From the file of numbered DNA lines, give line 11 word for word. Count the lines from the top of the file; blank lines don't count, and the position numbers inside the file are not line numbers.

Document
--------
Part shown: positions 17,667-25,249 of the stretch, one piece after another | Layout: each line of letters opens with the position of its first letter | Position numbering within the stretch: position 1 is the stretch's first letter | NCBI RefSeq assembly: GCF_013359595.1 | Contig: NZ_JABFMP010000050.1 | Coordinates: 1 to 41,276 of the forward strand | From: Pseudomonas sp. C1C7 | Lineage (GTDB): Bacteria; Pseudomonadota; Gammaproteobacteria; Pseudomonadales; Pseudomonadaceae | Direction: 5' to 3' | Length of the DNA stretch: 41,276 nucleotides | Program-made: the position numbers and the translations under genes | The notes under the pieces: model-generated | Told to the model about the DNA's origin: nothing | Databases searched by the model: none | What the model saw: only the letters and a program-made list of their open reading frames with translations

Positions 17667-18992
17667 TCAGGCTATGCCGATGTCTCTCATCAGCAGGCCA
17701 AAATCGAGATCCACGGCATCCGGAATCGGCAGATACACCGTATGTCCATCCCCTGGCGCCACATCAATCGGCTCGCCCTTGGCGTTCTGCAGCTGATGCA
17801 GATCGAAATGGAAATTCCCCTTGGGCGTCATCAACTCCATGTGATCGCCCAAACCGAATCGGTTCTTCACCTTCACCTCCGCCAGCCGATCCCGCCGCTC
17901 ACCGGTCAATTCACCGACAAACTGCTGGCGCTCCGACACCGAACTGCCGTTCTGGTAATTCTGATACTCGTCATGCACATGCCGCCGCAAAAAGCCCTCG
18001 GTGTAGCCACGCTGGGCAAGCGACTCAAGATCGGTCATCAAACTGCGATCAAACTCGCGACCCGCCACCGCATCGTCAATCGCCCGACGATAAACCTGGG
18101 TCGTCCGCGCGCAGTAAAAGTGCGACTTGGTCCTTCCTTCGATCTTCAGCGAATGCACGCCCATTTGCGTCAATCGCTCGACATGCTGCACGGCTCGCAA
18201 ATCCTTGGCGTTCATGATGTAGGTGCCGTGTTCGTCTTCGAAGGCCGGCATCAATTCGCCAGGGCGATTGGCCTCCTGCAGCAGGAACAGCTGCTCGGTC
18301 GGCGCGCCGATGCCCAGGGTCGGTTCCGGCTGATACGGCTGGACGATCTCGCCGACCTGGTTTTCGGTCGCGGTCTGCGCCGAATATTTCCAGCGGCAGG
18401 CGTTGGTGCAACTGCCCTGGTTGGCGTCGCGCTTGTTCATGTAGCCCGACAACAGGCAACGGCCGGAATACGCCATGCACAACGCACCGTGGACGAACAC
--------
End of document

18401 CGTTGGTGCAACTGCCCTGGTTGGCGTCGCGCTTGTTCATGTAGCCCGACAACAGGCAACGGCCGGAATACGCCATGCACAACGCACCGTGGACGAACAC